Nebivolol

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Contents

[edit] BRAND NAMES

[edit] STRUCTURE

Nebivolol.jpg

[edit] MECHANISM OF ACTION

Nebivolol is a β1 selective adrenergic antagonist; It competes with sympathomimetic neurotransmitters such as catecholamines for binding at β1 adrenergic receptors.

β1 receptors are predominantly located in the heart. The blockade of these receptors reduces the ability of the sympathetic nervous system to increase the myocardial contractile force and rate and the result is a decrease in heart rate and blood pressure.

β1 receptors are also located in the juxtaglomerular apparatus of the kidney. The blockade of these receptors inhibits the release of renin from the kidney. Decreased circulating plasma renin leads to a decrease in angiotensin II and aldosterone production, causing a decrease in vasoconstriction and a decrease in water retention.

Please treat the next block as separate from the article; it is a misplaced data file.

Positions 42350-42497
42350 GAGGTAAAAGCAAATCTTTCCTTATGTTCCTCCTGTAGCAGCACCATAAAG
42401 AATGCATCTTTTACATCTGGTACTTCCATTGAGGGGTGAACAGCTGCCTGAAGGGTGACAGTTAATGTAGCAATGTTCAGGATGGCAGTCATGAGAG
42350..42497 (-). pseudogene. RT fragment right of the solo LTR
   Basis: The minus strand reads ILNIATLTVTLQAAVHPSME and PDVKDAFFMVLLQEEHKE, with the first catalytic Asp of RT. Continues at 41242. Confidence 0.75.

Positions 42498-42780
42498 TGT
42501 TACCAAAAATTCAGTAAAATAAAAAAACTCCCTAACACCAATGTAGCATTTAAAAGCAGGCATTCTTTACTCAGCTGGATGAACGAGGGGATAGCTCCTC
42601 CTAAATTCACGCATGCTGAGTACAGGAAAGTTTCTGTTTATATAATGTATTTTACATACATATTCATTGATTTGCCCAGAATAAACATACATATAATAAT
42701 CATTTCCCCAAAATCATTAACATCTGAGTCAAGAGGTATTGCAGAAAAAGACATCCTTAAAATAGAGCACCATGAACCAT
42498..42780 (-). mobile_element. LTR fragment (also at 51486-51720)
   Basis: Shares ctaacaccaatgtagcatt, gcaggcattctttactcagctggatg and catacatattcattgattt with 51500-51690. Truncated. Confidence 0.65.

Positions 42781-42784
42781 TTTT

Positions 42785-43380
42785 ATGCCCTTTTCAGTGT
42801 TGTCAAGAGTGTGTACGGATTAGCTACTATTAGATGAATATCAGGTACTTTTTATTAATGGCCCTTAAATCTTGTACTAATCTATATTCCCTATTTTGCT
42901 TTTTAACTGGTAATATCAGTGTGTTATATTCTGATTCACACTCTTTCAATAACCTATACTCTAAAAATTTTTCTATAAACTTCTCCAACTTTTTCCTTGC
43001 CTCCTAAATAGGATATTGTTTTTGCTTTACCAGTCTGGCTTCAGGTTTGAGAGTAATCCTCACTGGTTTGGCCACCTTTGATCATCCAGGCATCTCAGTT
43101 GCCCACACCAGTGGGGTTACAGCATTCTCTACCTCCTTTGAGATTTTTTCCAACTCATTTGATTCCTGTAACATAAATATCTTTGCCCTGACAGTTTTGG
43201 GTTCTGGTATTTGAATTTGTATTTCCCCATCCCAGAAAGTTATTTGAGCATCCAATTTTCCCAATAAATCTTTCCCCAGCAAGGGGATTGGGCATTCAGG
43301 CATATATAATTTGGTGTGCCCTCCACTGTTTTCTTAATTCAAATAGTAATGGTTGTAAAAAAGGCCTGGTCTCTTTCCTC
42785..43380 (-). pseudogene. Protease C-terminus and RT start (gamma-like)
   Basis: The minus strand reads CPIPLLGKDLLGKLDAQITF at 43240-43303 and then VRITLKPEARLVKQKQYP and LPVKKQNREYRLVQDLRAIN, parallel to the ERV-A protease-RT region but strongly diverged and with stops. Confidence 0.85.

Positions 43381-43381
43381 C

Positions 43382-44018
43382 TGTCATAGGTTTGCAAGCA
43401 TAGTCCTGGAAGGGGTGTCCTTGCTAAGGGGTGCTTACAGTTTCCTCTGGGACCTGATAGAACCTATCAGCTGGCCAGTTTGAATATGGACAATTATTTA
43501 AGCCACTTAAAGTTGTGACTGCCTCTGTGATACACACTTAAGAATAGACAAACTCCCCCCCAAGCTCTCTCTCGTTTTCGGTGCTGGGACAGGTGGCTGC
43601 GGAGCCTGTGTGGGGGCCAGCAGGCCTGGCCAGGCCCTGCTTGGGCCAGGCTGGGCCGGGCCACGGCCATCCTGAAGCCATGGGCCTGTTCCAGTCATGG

Nebivolol also increases nitric oxide release for vasodilation

In poor CYP2D6 metabolizers and at higher doses, nebivolol inhibits both β1 and β2 adrenergic receptors.

[edit] INDICATIONS

  • Treatment of hypertension, to lower blood pressure. Lowering blood pressure reduces the risk of fatal and nonfatal cardiovascular events, primarily strokes and myocardial infarctions.

[edit] DOSAGE

  • Hypertension: Individualize to the needs of the patient. Most patients start at 5 mg once daily. Dose can be increased at 2-week intervals up to 40 mg. Nebivolol can be taken with and without food. Individualize to the

[edit] CONTRAINDICATIONS

  • Sinus bradycardia (resting heart rate of 60 beats per minute or less)
  • Second- or third-degree AV block
  • Patients in cardiogenic shock or decompensated heart failure.
  • Sick sinus syndrome (unless a permanent pacemaker is in place)
  • Patients with severe hepatic impairment (Child-Pugh >B)
  • History of hypersensitivity to Nebivolol

[edit] WARNINGS AND PRECAUTIONS